Should Bank of Nova Scotia Be a Part of Your 2018 TFSA Portfolio?

Bank of Nova Scotia (TSX:BNS) (NYSE:BNS) is often overlooked in favour of its peers.

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Canadian investors are searching for reliable dividend stocks to add to their TFSA retirement funds.

Their strategy makes sense, especially when the distributions are invested in new shares. This launches a powerful compounding process that can turn a modest initial investment into a nice nest egg over the course of a few decades.

When the time comes to cash out, all the capital gains are tax-free.

Let’s take a look at Bank of Nova Scotia (TSX:BNS)(NYSE:BNS) to see why it might be an interesting pick right now.

International focus

Bank of Nova Scotia has invested billions in recent years to build a strong international presence, focusing mainly on Mexico, Peru, Colombia, and Chile.


These four countries form the core of the Pacific Alliance trade bloc, which was set up to enable the free movement of goods and capital among the member states.

Together, the countries make up a market of more than 200 million consumers.

As the middle class grows, demand for loans and investment products should increase, and Bank of Nova Scotia is well positioned to benefit.

In addition, companies that move into new markets need a variety of cash management services. Bank of Nova Scotia’s presence in the four key countries puts it in a strong competitive position.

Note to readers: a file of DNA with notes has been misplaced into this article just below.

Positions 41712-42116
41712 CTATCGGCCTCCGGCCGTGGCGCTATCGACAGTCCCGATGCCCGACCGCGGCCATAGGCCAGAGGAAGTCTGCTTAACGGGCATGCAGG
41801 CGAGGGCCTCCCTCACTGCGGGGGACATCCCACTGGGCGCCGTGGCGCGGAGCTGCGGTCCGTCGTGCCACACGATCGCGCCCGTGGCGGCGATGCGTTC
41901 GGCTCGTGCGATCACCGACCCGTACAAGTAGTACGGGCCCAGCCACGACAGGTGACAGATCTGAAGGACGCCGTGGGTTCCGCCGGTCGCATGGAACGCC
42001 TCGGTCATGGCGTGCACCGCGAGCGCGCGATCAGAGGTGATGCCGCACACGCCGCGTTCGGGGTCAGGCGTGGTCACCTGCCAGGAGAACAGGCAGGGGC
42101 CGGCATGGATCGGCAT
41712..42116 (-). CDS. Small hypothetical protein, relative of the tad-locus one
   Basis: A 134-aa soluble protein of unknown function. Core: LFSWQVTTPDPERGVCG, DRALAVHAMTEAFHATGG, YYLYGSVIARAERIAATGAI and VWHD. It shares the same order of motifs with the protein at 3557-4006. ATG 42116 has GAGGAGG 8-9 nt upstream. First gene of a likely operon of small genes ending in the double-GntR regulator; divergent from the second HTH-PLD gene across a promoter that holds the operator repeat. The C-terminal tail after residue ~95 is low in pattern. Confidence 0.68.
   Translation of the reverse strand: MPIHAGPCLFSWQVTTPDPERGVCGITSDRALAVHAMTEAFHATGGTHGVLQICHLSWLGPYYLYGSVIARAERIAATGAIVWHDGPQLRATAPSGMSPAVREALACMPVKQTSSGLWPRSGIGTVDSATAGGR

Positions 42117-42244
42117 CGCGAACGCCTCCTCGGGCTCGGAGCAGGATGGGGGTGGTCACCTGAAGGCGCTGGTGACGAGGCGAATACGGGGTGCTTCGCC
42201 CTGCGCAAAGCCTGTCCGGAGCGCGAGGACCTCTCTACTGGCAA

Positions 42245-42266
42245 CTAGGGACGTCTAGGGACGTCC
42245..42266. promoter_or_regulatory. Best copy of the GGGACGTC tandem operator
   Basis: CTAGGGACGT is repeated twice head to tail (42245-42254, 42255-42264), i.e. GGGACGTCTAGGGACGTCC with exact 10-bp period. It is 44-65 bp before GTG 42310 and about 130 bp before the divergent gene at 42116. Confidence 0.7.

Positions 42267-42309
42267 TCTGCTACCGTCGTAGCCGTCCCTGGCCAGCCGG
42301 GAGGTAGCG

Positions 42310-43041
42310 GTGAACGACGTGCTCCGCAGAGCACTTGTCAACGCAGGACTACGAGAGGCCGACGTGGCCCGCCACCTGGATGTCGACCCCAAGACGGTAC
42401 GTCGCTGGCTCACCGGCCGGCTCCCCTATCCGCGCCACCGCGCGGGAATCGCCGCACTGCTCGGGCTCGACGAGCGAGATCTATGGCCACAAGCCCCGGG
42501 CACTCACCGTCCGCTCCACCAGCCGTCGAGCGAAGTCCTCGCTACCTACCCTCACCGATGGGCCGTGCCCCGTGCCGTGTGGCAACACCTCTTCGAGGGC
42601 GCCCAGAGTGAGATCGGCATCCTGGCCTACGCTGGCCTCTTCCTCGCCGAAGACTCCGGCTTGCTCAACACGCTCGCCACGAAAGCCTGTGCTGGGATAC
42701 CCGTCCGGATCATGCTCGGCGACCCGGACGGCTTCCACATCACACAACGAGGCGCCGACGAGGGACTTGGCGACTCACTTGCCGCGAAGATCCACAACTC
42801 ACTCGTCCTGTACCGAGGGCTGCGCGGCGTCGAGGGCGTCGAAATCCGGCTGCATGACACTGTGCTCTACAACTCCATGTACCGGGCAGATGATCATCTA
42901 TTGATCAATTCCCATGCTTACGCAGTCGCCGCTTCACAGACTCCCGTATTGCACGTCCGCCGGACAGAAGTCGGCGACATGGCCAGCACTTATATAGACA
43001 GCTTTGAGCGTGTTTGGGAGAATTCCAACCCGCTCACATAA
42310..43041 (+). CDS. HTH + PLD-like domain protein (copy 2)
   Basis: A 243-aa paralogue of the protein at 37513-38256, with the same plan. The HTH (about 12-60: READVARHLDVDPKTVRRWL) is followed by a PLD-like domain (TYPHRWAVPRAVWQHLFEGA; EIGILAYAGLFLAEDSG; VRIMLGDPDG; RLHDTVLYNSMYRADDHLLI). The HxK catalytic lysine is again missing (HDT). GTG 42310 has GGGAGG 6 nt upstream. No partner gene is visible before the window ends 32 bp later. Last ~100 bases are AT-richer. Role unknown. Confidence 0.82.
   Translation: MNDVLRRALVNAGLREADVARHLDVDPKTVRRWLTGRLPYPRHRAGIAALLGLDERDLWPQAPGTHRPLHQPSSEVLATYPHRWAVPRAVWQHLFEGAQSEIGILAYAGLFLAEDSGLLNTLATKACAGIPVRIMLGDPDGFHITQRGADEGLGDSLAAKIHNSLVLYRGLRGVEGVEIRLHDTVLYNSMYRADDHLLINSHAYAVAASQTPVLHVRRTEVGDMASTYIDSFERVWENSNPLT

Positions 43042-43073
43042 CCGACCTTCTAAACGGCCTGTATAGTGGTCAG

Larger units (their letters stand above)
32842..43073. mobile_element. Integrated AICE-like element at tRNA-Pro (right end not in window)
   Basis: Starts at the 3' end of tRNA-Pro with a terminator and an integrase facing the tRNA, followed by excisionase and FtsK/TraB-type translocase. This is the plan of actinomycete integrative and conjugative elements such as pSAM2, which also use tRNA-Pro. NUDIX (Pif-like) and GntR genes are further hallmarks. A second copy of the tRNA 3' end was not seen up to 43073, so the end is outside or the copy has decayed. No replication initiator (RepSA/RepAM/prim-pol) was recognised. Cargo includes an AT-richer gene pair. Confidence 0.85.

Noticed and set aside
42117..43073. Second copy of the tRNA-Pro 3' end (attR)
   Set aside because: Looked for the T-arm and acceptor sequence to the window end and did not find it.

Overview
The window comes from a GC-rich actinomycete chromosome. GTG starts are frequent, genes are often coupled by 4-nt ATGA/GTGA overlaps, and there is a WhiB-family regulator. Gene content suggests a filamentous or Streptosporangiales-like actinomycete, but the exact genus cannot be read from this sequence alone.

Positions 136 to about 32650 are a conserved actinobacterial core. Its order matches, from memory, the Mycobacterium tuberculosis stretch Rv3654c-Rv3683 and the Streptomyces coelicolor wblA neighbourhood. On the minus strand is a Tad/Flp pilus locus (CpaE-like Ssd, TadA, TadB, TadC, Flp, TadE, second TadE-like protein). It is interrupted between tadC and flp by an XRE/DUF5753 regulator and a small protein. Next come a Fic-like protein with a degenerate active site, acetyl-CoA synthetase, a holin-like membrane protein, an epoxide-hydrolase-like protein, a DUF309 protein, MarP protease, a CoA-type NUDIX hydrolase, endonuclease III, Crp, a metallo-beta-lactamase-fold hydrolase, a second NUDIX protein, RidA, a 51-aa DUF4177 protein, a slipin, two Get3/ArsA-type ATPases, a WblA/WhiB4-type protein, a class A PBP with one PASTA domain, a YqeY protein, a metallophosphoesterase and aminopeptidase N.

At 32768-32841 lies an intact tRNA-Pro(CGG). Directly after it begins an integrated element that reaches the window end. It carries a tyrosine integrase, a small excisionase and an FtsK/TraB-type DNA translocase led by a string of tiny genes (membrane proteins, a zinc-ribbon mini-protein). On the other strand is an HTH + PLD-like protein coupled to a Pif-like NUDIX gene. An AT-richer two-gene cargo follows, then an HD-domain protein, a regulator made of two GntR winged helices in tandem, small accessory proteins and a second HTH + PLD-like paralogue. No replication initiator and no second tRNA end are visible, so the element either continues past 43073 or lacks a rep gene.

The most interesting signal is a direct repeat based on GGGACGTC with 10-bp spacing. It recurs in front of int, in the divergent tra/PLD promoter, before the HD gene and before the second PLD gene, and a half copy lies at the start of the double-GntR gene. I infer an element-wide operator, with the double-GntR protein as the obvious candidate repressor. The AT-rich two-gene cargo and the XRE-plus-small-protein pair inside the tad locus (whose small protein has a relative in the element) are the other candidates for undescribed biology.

Strong earnings

Bank of Nova Scotia continues to generate strong results. Fiscal 2017 net income came in at $8.24 billion compared to $7.37 billion in 2016.

The international operations stole the show, delivering $2.4 billion in earnings, representing a 15% increase over the previous year.


Bank of Nova Scotia has a strong track record of dividend growth. The company raised the payout by 6% in 2017, and investors should see steady gains continue in the coming years.

The current distribution provides an annualized yield of 3.8%.

Should you buy?

Bank of Nova Scotia isn’t as cheap as it was at the beginning of 2016, but the stock still trades at a lower P/E multiple than its larger Canadian peers.

As investors get more comfortable with the growth potential in Latin America, Bank of Nova Scotia’s multiple could rise.

If you have some money on the sidelines and are looking for a reliable buy-and-hold dividend play with exposure to emerging markets, Bank of Nova Scotia deserves to be on your radar.

This article represents the opinion of the writer, who may disagree with the “official” recommendation position of a Motley Fool premium service or advisor. We’re Motley! Questioning an investing thesis — even one of our own — helps us all think critically about investing and make decisions that help us become smarter, happier, and richer, so we sometimes publish articles that may not be in line with recommendations, rankings or other content.

Fool contributor Andrew Walker has no position in any stock mentioned.

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